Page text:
where *α* is the mean developmental rate in length and *L* is the mean final length of an adult parasite. The distribution of parasite length at age *t*, is assumed to be normal with expectation *μ*_{L} and variance . Based on our lab measurements we assumed that all L3 larvae start at an initial mean length *x*_{0} of 1.069 mm and standard deviation of 0.062 (a total of 53 L3 larvae were sampled to estimate the length distribution at the start of the experiment). The starting L3 size distribution is assumed to be constant at all times during the experiment. Adult male parasites are assumed to have mean final length that is 0.75 times that of adult female parasites which is ≈ 8*mm* [51, 54]; the mean final length *μ*_{L} reflects the average of all male and female parasites assuming a 1:1 sex ratio.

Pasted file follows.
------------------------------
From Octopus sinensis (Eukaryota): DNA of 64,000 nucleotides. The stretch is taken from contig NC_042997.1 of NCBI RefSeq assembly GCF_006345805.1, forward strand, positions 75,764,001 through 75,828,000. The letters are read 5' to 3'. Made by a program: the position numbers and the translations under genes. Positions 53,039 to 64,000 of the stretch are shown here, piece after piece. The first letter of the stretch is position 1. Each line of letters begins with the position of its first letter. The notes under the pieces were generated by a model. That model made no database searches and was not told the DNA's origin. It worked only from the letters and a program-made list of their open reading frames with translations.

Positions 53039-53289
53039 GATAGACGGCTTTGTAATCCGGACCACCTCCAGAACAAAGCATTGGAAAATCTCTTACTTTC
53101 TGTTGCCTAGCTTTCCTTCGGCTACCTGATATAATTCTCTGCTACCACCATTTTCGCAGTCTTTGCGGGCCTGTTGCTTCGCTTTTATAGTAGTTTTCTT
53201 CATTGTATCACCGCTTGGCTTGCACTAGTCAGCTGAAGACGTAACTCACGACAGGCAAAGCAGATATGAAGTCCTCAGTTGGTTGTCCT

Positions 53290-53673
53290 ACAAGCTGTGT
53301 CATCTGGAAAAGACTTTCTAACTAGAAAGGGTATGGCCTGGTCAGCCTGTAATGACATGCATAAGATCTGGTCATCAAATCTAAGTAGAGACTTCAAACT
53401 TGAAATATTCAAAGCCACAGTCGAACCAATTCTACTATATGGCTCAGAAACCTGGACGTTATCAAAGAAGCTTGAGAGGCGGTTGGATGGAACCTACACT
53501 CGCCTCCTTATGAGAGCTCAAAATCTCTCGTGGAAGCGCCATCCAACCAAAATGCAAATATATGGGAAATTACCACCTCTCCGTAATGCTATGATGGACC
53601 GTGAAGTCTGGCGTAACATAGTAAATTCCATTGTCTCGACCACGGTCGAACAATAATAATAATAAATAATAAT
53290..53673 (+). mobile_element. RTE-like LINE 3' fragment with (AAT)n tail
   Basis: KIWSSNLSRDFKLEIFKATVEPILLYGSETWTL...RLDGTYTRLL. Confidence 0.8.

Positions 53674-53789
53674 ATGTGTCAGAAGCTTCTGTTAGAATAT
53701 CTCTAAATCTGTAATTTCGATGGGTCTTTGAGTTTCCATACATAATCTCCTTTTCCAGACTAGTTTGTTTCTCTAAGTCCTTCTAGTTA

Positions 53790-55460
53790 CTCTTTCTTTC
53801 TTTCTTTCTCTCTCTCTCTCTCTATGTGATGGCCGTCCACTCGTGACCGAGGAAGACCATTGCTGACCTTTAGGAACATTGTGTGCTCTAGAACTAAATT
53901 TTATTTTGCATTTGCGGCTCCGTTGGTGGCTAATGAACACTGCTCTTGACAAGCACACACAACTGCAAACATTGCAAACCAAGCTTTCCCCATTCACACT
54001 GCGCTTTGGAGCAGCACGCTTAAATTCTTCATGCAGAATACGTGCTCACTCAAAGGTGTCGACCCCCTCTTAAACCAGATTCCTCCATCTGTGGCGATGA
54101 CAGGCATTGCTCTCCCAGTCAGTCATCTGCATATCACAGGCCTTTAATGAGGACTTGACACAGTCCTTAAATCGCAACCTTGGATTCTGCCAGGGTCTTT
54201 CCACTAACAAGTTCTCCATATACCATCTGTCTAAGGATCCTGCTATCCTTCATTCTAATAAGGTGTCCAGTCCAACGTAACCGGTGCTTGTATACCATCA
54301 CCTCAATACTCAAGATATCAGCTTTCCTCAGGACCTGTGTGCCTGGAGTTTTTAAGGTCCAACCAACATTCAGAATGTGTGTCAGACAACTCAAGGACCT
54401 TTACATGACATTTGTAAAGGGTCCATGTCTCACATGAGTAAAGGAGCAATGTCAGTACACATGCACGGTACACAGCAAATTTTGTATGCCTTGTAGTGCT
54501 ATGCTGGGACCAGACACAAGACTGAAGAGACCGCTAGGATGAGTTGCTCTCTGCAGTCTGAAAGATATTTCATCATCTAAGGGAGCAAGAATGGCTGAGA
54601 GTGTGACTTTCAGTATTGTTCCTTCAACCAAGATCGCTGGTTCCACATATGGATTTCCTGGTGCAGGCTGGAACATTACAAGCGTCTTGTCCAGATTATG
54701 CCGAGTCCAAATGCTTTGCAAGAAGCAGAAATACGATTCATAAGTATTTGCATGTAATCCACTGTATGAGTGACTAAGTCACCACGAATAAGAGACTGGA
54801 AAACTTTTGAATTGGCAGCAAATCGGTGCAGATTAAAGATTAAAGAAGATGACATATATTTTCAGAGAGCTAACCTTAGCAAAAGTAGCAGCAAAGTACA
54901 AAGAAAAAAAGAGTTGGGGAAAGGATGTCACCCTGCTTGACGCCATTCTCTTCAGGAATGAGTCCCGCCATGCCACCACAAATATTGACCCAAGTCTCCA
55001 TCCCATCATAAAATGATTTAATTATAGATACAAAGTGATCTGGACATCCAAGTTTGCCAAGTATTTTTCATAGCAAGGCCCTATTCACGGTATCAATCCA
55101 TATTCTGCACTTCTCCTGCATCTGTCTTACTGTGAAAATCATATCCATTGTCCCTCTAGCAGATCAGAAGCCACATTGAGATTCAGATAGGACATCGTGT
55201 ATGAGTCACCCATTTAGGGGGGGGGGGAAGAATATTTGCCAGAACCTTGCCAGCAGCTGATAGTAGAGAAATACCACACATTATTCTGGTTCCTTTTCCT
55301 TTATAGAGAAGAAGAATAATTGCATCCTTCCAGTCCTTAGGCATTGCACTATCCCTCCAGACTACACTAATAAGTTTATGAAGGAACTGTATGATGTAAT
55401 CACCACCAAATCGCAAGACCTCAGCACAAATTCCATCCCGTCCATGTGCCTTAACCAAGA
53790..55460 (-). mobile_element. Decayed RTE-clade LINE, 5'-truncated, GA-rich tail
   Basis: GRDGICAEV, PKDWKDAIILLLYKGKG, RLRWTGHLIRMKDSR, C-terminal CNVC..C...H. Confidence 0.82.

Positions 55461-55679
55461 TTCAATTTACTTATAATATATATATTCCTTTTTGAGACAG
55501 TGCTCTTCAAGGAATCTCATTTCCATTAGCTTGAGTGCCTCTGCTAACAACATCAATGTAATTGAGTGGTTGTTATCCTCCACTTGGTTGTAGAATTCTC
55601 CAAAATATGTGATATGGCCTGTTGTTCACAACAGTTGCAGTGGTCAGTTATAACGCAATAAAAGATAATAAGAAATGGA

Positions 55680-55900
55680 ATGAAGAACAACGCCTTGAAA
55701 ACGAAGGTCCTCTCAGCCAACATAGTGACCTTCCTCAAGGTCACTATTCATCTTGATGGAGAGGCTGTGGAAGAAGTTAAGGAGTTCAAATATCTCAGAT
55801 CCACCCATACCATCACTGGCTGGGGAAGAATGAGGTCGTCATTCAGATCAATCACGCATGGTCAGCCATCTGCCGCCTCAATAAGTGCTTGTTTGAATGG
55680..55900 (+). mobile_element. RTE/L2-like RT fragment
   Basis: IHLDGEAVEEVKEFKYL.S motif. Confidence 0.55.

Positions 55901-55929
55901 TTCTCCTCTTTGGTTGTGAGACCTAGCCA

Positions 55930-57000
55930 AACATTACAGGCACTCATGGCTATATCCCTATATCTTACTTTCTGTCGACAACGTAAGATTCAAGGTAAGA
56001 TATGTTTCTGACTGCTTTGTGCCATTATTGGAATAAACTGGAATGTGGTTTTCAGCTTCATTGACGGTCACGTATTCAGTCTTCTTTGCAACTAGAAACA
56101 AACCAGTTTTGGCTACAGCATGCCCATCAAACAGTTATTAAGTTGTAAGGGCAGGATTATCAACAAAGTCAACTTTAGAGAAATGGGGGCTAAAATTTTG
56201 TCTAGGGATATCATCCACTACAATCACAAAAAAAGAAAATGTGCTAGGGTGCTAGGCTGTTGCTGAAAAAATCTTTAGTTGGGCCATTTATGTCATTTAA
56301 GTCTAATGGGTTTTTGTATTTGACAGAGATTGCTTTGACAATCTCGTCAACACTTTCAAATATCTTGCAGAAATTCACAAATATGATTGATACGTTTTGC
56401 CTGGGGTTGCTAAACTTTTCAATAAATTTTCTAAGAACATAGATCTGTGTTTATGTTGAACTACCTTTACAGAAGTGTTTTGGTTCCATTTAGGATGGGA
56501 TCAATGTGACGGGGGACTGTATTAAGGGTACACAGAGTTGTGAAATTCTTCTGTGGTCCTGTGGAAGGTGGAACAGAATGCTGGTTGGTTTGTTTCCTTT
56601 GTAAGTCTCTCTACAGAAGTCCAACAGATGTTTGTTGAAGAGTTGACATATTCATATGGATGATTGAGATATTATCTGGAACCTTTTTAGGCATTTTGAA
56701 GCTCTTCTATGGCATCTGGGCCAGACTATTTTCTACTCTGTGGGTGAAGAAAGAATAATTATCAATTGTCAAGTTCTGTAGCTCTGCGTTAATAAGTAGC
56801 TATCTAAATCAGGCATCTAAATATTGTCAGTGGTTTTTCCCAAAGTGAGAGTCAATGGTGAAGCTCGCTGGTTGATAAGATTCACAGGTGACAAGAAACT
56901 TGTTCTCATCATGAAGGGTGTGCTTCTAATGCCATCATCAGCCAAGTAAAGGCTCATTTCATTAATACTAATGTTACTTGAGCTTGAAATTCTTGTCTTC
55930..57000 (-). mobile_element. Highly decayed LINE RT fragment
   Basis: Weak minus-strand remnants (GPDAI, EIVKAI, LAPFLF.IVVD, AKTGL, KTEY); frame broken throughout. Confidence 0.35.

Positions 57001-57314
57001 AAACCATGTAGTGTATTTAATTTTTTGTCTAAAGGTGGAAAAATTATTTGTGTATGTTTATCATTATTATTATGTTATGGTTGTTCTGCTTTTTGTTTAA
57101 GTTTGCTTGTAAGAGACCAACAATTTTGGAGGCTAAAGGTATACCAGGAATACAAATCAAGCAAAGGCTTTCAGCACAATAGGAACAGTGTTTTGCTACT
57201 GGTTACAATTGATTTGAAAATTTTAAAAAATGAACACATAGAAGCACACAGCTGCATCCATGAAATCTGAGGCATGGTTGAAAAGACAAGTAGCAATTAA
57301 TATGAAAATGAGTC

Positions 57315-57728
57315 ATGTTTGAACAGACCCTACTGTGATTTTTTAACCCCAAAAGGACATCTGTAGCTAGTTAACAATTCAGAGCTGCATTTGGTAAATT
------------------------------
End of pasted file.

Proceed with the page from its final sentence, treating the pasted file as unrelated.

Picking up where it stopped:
### Observation models

For every rabbit, and at each sampling point, parasite counts from one quarter of each of the 4 small intestine sections were combined and the observed number of parasites at time *t*, *C*_{t}, was thus assumed to be distributed as follows:
where *P*_{t} is the observed parasite intensity in the whole small intestine at the time of sampling in that specific rabbit. The observed counts of parasites at each length, was binned into length classes of 0.25 mm intervals between 2 and 20 mm. The resulting vector *Z*, of length 72, with elements *z*_{l} is assumed to be drawn from a multinomial distribution with probability vector equal to the proportion of simulated parasites in each size class. Binning the lengths into these discrete classes allows the use of a multinomial likelihood, with expectation determined by the simulated length distribution, without assuming an explicit functional form of distribution of parasite lengths.